Created 6-Apr-16
CORRECTION: The little 8-legged red beasts are mites, not ticks. Brooke Fabricant: perhaps clover mites. Diane Renshaw: might be spider mites. Many others call them "red mites". Vegetarians! Thanks, everyone!

Serpentine grasslands covered in wildflowers, some rare; a nice day for a hike. What's not to like? On the edgier side: baby ticks massed inside poppy flowers and rare succulents! Tick fights!!

Rancho San Vicente sits between Calero and Almaden Quicksilver County Parks, almost connecting them. (There are private homes along a road bordering Almaden Quicksilver Park -- a small separation.) Almaden Quicksilver borders Sierra Azul Open Space Preserve -- then on to Highway 17 and the green open spaces along Skyline. So this is a great keystone property. It will be open to the public within a year.

I hope that some protection is put in place for the rare dudleya and bitter root (Lewisia) succulents -- they sit exposed on the serpentine rock. The dudleya is right at the summit, on serpentine outcroppings that just invite clambering and sitting.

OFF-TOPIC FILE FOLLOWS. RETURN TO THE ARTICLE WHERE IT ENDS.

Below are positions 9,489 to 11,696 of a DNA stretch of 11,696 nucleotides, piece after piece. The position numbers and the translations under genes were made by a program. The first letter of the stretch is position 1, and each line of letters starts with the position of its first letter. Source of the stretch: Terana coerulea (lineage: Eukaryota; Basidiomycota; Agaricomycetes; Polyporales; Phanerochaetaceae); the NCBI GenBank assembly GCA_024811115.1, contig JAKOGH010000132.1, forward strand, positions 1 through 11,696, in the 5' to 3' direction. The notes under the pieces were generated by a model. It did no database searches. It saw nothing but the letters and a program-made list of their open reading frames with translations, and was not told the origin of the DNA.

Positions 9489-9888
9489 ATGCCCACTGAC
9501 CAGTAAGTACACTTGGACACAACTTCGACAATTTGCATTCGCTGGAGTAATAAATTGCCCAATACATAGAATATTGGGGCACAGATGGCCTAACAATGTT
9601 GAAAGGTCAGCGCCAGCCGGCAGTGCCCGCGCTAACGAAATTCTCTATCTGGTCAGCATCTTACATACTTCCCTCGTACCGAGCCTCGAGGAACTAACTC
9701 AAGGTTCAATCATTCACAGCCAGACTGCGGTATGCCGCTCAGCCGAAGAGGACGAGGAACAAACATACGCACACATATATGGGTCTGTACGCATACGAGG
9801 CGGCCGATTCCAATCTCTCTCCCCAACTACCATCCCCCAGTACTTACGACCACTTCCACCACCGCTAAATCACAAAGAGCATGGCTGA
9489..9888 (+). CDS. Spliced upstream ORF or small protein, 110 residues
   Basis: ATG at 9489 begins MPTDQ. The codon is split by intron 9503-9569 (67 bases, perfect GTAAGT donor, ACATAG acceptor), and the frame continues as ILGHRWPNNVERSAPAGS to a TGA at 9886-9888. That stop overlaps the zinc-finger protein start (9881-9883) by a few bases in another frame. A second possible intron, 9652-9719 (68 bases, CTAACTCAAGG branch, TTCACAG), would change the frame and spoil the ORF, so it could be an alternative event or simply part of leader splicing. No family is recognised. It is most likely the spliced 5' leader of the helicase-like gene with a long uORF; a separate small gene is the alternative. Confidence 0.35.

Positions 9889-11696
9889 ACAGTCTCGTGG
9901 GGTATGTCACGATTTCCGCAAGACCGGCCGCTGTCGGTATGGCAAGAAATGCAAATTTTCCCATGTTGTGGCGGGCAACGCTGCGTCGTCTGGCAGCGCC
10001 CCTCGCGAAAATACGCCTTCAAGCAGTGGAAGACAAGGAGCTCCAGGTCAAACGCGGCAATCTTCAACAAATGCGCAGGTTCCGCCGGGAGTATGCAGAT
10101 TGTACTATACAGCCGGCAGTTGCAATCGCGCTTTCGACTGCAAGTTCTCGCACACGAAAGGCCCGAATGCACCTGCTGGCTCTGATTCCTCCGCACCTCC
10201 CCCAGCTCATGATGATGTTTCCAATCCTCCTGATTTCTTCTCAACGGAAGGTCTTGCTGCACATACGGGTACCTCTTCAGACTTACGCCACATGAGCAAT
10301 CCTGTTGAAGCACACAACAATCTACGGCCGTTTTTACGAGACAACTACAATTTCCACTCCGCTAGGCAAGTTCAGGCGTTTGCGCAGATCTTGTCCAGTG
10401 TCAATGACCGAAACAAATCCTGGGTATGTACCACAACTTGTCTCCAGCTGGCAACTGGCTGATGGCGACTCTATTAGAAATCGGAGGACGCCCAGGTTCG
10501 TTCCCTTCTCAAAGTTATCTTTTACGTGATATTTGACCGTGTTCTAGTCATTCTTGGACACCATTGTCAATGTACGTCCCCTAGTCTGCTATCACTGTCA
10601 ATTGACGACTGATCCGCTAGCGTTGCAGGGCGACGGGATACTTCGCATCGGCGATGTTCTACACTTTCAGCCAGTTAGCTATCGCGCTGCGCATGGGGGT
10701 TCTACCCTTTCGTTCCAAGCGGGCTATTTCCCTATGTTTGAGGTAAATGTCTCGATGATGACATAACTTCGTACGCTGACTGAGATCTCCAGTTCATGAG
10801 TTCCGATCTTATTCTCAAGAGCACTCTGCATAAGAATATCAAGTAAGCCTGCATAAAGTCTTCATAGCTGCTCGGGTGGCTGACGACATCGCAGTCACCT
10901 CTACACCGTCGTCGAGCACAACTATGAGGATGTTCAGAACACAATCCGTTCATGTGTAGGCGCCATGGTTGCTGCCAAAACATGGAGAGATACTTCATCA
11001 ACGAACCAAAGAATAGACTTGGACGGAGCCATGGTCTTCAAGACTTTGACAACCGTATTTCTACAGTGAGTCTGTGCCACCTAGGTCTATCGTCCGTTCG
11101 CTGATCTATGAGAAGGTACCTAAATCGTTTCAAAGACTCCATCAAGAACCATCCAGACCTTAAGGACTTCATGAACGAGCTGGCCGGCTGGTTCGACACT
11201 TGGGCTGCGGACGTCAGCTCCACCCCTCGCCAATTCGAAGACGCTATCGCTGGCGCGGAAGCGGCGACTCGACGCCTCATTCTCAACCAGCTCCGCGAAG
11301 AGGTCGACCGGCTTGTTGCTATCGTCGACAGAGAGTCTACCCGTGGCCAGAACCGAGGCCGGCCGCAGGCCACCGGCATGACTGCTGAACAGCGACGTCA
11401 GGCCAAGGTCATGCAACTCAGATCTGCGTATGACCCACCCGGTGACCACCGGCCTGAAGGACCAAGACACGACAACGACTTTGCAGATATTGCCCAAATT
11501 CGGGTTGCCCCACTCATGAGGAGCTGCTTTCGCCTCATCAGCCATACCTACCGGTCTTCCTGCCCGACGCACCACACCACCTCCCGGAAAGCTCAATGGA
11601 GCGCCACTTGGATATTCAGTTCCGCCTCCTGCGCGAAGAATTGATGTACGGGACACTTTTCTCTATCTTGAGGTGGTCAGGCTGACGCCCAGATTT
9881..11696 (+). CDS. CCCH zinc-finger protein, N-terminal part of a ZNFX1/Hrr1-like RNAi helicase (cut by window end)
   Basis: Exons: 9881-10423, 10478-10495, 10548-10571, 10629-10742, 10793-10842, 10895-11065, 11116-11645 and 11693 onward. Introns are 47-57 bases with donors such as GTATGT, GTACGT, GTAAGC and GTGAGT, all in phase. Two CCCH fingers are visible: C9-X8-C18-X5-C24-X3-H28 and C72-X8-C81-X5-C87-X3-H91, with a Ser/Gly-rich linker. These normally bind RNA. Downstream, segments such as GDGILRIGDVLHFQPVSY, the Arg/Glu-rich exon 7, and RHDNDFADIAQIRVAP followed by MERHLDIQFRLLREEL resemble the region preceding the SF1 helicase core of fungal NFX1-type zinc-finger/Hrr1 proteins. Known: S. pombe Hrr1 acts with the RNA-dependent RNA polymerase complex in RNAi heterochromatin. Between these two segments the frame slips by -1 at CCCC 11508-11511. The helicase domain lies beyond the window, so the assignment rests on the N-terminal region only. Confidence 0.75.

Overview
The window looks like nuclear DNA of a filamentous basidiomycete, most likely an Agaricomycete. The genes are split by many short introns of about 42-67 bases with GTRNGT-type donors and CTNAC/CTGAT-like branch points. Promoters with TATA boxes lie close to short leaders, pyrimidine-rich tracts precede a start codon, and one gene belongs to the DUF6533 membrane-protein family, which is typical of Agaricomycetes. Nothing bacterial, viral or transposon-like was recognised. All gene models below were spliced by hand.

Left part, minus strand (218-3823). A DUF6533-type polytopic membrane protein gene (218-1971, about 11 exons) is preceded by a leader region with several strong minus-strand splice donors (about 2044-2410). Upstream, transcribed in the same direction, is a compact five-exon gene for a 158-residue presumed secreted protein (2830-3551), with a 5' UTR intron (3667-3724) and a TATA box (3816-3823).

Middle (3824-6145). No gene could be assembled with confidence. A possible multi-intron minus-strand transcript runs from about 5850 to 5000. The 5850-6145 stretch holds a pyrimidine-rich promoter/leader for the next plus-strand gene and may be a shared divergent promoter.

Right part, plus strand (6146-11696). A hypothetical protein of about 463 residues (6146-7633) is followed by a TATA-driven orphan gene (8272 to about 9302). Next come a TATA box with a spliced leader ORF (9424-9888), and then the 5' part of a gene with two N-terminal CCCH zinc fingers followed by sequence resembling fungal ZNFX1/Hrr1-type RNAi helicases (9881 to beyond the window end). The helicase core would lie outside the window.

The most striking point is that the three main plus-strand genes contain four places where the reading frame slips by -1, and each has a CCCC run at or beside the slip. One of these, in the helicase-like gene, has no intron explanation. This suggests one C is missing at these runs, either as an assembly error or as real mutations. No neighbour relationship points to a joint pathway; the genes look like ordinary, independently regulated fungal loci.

In addition to these rare succulents, we saw California plantain, the principal food for the larvae of the rare bay checkerspot butterfly. (The butterflies are there, but we didn't notice them.) The rare succulents, as well as a California poppy flower, were swarming with tiny bright-red juvenile ticks. I watched two ticks on a dudleya leaf, wrestling.

Here are three collections. The first is an overview. The next shows some of the people along on the POST hike. The third shows rare succulents and ticks: beware, it might gross you out!

Rancho San Vicente

Visitors 20
63 photos
Created 6-Apr-16
Modified 6-Apr-16
Rancho San Vicente

People on POST Hike

Visitors 13
19 photos
Created 6-Apr-16
Modified 6-Apr-16
People on POST Hike

Red Mites inside Flowers

Visitors 59
49 photos
Created 6-Apr-16
Modified 6-Apr-16
Red Mites inside Flowers